A tax ID is required. It doesn't need to be a FEIN (Federal Employer Identification Number) unless you are a legally registered company, but if you don't have a FEIN, you will need to use your Social Security number if you live in the US.

If you live in another country, you'll need to see what Amazon asks you for in terms of tax ID. In some countries you might need to obtain an EIN. If you do, call the U.S. Internal Revenue Service and ask for help setting up an EIN. Tell them, "I am a foreign business complying with withholding regulations." They will walk you through the process and give you an EIN over the phone.

Please note that I'm not a lawyer so please do not consider any of this to be legal advice because it's not.

Your Book Cover

As you know, people do judge a book by its cover. A lousy cover will translate into lousy sales no matter how great the content might be. That's why, unless you're a graphic artist, you'll want to hire someone to create your book cover for you.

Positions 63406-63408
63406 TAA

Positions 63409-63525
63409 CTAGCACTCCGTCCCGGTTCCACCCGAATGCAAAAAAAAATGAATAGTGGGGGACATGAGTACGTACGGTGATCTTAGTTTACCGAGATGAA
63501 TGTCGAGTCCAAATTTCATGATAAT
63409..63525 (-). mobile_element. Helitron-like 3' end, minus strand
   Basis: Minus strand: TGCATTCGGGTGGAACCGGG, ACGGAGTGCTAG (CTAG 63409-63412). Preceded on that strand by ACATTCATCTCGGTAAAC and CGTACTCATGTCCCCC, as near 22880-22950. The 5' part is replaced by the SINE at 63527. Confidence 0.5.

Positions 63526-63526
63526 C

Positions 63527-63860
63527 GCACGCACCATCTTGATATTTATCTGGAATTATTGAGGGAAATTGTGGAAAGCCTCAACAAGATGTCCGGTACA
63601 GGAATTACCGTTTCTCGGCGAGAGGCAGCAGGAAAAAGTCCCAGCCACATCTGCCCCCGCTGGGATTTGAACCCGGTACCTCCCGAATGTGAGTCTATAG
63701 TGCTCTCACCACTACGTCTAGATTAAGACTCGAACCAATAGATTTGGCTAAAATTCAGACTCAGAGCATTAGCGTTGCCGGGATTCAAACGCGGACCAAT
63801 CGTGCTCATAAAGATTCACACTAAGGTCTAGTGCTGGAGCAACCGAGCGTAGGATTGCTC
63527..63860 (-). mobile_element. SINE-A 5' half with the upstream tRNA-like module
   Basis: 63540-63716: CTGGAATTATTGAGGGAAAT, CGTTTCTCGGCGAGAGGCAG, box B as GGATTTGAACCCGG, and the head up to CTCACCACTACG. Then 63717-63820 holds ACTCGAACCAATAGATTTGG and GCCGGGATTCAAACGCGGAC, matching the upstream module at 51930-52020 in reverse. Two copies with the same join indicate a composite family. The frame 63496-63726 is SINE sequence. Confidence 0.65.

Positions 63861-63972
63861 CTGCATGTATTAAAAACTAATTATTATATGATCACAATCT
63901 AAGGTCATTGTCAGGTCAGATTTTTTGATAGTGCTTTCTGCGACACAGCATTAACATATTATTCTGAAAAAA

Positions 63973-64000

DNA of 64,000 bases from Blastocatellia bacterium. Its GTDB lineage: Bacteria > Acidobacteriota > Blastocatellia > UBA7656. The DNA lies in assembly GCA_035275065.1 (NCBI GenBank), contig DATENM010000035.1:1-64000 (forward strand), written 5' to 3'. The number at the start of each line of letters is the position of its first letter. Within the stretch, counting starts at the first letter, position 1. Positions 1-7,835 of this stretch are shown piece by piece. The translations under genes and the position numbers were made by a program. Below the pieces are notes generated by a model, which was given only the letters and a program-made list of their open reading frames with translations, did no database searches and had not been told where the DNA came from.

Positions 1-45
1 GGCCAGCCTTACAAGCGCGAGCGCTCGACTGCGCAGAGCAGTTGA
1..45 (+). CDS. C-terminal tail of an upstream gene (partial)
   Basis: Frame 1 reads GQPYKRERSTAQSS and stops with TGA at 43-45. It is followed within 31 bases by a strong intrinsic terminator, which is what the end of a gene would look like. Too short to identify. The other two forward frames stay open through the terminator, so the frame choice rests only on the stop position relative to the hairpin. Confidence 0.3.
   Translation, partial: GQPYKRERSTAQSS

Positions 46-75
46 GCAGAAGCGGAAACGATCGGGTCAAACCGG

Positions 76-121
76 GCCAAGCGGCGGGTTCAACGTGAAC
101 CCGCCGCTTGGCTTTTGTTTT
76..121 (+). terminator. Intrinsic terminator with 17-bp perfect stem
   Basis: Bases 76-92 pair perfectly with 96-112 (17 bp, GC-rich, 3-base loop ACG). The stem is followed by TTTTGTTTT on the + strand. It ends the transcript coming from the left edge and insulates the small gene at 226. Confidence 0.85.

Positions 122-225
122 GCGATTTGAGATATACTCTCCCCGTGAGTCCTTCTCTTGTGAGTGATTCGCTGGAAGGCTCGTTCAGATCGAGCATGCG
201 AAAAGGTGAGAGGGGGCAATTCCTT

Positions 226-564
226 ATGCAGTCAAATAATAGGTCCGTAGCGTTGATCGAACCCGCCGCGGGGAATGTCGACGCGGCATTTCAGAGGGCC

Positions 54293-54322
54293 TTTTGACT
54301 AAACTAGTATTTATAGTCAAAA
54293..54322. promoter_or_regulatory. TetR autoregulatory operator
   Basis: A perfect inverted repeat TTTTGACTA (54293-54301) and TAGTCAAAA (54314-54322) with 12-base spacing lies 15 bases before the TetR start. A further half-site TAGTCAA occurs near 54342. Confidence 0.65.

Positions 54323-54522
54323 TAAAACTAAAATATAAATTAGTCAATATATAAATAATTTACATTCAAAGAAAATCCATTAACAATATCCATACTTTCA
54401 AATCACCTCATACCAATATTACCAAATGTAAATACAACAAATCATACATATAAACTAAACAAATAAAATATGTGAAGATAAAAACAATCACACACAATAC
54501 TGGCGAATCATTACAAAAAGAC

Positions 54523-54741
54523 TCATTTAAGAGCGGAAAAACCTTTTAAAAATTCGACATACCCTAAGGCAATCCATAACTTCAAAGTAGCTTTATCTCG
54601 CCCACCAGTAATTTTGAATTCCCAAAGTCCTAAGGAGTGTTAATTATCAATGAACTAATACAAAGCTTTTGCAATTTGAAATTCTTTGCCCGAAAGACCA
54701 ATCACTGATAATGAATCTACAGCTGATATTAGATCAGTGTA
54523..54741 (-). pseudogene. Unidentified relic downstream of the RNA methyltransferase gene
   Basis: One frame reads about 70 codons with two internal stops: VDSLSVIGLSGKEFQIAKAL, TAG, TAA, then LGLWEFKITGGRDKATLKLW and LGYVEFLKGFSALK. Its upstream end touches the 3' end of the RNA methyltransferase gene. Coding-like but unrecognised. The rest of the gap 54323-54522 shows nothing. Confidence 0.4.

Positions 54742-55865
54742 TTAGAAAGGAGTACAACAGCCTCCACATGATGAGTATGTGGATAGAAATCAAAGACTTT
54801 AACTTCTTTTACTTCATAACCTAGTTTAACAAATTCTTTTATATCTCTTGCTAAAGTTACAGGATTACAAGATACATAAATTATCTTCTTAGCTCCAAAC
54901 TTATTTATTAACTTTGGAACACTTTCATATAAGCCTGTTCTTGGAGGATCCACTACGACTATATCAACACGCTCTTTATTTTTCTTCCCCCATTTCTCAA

Book Cover Illustration - choose something that is highly appropriate to your topic and helps to sell the book. It's entirely possible to find stock images that work, or you might want to use a professional photograph or even hire someone to create an illustration. Use high quality images with a 300 ppi minimum. High resolution images will pop and look professional. And please make sure you have the rights to use the illustration, too.

Color scheme - again, it's best to have professional help with the color scheme because it needs to fit perfectly with the image and the text. If you dig deep on Amazon to find the books that aren't selling, you'll see crazy color schemes that scream 'amateur hour'.

Fonts - use nothing weird or unusual and don't use more than three. The title can be one font, the subtitle a second font and the author's name a third font, but all three must blend seamlessly. Dark text on a light background is best because it's easier to read. If you do use light text on a dark background, make sure the font is super crisp and easy to read.